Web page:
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SOC355H1-Reconsidering Peers and Delinquency.docx

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University of Toronto St. George
Alexandra Marin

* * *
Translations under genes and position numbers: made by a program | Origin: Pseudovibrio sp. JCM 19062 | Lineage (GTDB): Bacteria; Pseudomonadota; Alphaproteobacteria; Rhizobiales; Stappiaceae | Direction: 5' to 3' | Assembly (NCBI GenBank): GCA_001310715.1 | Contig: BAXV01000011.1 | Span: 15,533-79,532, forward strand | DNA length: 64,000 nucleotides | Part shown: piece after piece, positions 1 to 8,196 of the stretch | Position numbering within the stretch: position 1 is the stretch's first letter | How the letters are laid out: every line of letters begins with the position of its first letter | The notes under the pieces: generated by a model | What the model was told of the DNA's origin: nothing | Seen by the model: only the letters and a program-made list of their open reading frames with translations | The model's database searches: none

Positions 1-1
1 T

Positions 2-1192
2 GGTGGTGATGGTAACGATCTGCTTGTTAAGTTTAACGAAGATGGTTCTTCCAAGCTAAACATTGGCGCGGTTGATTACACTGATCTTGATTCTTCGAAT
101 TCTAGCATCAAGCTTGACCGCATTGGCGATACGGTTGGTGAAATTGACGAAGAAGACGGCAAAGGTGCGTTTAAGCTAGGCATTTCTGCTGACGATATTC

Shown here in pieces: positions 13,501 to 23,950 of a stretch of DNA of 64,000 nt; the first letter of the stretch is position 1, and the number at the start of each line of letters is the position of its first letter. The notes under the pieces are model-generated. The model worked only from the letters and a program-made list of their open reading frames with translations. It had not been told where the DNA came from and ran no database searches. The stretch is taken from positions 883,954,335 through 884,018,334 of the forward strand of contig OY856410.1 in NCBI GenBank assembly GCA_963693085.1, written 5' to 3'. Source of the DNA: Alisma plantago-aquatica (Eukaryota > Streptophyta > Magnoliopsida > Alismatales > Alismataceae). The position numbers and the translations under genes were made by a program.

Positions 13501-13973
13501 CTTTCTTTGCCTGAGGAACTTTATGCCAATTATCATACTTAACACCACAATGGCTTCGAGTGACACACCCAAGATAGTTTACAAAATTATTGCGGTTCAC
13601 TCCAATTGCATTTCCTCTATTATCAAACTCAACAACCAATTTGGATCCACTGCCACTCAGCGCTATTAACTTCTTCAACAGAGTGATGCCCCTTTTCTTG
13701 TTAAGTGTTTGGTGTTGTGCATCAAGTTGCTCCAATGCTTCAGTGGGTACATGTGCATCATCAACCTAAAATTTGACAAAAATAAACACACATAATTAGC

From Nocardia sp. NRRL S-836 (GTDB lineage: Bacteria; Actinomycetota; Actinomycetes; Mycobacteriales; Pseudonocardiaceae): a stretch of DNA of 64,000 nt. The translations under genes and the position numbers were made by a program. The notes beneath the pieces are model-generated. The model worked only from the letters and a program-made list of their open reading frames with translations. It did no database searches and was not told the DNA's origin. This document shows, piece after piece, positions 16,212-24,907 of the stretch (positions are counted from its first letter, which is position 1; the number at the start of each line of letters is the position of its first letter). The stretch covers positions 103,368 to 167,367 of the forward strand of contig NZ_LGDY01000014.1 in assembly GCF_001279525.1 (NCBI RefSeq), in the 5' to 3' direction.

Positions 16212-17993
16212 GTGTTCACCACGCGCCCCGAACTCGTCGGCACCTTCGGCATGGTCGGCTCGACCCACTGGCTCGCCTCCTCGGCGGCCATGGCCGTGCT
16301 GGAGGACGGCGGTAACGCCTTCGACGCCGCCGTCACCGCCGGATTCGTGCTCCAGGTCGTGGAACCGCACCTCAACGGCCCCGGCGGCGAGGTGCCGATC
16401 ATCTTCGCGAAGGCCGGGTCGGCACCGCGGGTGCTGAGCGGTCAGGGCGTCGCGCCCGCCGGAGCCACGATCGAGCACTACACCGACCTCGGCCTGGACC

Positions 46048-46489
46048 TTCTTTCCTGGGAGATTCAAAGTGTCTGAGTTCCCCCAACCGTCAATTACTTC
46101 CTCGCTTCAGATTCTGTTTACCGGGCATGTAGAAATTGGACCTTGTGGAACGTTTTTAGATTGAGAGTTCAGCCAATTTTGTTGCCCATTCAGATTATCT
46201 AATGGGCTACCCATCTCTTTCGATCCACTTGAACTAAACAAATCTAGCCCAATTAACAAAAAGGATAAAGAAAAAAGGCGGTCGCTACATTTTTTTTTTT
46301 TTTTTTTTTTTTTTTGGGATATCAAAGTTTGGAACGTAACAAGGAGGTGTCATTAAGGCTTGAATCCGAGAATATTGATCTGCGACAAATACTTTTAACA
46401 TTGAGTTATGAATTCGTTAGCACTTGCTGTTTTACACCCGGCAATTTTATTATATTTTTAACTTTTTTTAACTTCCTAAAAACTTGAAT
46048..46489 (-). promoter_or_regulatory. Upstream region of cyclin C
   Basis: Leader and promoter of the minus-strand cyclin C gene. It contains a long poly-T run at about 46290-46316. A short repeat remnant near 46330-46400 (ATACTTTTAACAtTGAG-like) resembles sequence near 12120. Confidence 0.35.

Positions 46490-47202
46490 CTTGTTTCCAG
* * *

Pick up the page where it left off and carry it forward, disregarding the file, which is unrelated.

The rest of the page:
Reconsidering Peers and Delinquency: How do Peers Matter? By Dana Haynie and Wayne Osgood Research question: How do peers matter in regards to delinquency? Why is this important:  Adolescents spend a lot of time with their friends and are more strongly influenced by them during this period than any other time in the life course  Delinquency has been proven to typically involve co-offenders  Therefore, study of peers’ influence on delinquency is crucial to understand patterns and processes that shape crime  Previous data provides measures of friends’ participation in delinquency based on friends’ actual responses, rather than relying on the respondent perceptions of friend’s behavior (could lead to skewed/ bias perceptions)  This poses methodological limitations of the research (and over-emphasis on normative influence), while the present study uses improved methods Results:  Mediating role for peer delinquency is limited in both cross-sectional and longitudinal studies  Greatest factors were public assistance, importance of religion, and grae point average  Peer delinquency only accounted for 10-20% for relationships of these variables to respondent’s delinquency  Therefore peer delinquency is not as big of an influence than previously thought  Results supported the validity of opportunity explanation Main Findings  Examines the contribution of peer relations to delinquency from perspective of two sociological traditions: 1. Socialization/ normative influence 2. Opportunity  based on data from National Longitudinal Study of Adolescent Health  found support for both socialization and opportunity models  adolescents engage in higher rates of delinquency if they have highly delinquent friends + if they spend large amounts of time in unstructured socializing with friends  results indicate: 1. normative influence of peers on delinquency more limited than previous studies have found 2. normative influence is not increased by being more closely attached to friends or spending more time with them 3. the contribution of opportunity is independent from normative influence but of comparable importance 4. influences from peers do not mediate influence of age, gender, family, or
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